By Patricia Feehely, Development Officer, Team and Corporate Engagement, Daily Bread Food Bank.
Long over are the days of believing that turning off lights and deciding what you wanted to eat before opening the refrigerator door meant you were saving the environment.
In 2019, the effects of climate change are being witnessed across the globe. Increased floods, droughts, heat waves and storms are irreversibly altering communities. In some areas of the world, especially those that rely on small-scale agriculture, the impact of a changing climate is immediate and profound.
For many of us in Canada, the impact is felt in our economy. The job market changes. Immigration patterns shift. Proposed environmental protection policies polarize voters.
So what does caring about the environment look like in 2019? For many of us, it still means taking small and meaningful actions like reducing our reliance on grocery bags, single-use plastics like take-out containers and cutlery. It might mean making decisions to take public transit, use a bicycle or carpool when commuting. For some, it means reducing meat consumption or being more intentional on how we consume meat and dairy.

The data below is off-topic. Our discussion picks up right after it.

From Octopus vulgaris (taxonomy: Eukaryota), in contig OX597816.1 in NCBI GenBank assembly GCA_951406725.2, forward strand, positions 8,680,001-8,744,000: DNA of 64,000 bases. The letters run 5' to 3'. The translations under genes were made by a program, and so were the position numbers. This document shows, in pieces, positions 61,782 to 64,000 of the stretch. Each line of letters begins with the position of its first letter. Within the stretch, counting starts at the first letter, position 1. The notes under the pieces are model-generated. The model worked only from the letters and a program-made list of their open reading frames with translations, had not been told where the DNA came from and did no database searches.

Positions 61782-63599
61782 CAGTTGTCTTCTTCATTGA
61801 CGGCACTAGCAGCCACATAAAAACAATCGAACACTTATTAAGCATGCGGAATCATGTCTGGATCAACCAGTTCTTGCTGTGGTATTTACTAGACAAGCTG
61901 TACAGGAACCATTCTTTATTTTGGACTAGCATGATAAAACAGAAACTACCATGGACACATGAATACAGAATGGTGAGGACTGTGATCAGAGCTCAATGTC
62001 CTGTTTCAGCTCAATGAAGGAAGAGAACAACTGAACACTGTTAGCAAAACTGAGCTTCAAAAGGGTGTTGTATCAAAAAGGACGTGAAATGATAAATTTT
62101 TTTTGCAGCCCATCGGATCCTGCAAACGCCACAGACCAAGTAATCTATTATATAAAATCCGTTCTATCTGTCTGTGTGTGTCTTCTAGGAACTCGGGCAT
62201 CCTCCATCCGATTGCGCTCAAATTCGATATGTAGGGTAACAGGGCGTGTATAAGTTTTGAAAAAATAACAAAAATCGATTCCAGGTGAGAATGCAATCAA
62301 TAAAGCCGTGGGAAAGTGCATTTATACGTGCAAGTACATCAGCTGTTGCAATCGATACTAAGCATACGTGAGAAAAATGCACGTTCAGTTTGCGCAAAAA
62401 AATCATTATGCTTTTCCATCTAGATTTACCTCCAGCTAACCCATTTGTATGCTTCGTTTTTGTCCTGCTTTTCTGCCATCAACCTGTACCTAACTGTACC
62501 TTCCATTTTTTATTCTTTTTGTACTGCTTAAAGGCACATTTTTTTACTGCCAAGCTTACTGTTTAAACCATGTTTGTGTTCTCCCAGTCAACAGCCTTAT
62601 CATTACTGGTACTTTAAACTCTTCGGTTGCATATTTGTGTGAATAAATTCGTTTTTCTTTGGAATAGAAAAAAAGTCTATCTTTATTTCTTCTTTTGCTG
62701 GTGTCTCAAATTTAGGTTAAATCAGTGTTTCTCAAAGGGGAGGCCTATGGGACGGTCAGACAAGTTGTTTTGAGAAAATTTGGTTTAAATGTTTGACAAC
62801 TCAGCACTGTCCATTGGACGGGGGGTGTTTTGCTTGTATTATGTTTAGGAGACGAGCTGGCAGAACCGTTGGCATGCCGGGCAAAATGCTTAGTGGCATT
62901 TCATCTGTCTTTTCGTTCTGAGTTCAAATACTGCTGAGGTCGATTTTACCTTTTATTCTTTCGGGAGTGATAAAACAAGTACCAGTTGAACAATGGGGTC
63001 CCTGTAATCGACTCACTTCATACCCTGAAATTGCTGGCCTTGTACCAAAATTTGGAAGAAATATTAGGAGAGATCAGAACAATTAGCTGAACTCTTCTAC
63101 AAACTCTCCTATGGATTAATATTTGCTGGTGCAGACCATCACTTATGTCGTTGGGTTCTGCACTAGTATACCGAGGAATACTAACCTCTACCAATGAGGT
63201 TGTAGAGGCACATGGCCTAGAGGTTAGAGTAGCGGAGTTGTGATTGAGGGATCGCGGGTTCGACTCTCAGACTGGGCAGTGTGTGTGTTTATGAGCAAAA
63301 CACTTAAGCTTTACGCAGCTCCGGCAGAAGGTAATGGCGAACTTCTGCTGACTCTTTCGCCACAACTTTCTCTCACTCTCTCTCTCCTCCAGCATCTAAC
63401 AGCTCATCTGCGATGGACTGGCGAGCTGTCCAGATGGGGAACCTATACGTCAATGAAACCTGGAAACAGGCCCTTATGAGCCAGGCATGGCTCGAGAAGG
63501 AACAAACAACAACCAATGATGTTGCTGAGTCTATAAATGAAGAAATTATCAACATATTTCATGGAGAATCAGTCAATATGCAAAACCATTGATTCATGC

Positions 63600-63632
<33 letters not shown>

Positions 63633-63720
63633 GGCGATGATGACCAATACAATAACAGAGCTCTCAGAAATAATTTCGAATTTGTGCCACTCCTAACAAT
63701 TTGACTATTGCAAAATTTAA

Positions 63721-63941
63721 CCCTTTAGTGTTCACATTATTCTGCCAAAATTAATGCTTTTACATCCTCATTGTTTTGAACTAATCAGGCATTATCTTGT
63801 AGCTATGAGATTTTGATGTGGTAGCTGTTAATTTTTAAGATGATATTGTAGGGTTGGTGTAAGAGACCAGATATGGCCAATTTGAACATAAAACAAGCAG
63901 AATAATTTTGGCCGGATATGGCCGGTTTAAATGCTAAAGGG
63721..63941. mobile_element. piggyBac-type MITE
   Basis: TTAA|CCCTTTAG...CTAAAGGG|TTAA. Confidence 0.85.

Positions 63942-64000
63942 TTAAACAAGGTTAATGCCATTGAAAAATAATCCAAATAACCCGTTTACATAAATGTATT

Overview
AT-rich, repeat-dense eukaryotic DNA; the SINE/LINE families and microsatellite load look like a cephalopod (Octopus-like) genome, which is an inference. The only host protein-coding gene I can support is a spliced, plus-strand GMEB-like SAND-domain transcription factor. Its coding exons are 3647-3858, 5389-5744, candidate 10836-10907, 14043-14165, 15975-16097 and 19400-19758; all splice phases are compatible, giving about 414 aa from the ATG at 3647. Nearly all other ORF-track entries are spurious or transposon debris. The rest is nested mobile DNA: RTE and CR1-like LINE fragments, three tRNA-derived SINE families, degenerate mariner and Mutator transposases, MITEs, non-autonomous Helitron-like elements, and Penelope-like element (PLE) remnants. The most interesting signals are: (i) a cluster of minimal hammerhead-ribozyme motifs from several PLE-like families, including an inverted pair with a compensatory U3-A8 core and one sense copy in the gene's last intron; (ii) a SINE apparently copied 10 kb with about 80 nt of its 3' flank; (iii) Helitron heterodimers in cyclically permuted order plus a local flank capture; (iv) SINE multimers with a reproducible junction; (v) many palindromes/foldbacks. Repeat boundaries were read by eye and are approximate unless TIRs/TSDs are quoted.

At Daily Bread, reducing waste has always been a major component of our business model. A huge amount of food in the retail food system is perfectly safe and edible but small packaging errors or minor blemishes make them unsuitable for the retail market. We divert this food from landfills and distribute them to people who are experiencing food insecurity and poverty. Last year, we partnered with over 15 farms for our Farm to Food Bank Program, to distribute ‘perfectly imperfect’ vegetables to high-priority communities across the city. In addition, we recently launched an internal recycling and energy efficiency program with the ambitious goal of reducing our carbon footprint by 30% in the next year.
As more and more people and industries make significant behavioral changes, the systems that support our habits must change too.
So perhaps caring about the environment today means preparing ourselves for change. In addition to taking steps to reduce our consumption and waste, it is time to start asking difficult questions and challenging ourselves to think outside of our bubbles. Luckily, there has never been a time when information and stories are more accessible. Our library system and local non-profits are teeming with lecture series, diverse speaker panels, workshops and story-telling events. And, for better or worse, the internet is at our fingertips.
Perhaps in a time of great flux and change, we can replace
some of our feelings of anxiety, helplessness and apathy with ones of creative curiosity.
Only when we start to ask different questions, can we find new solutions.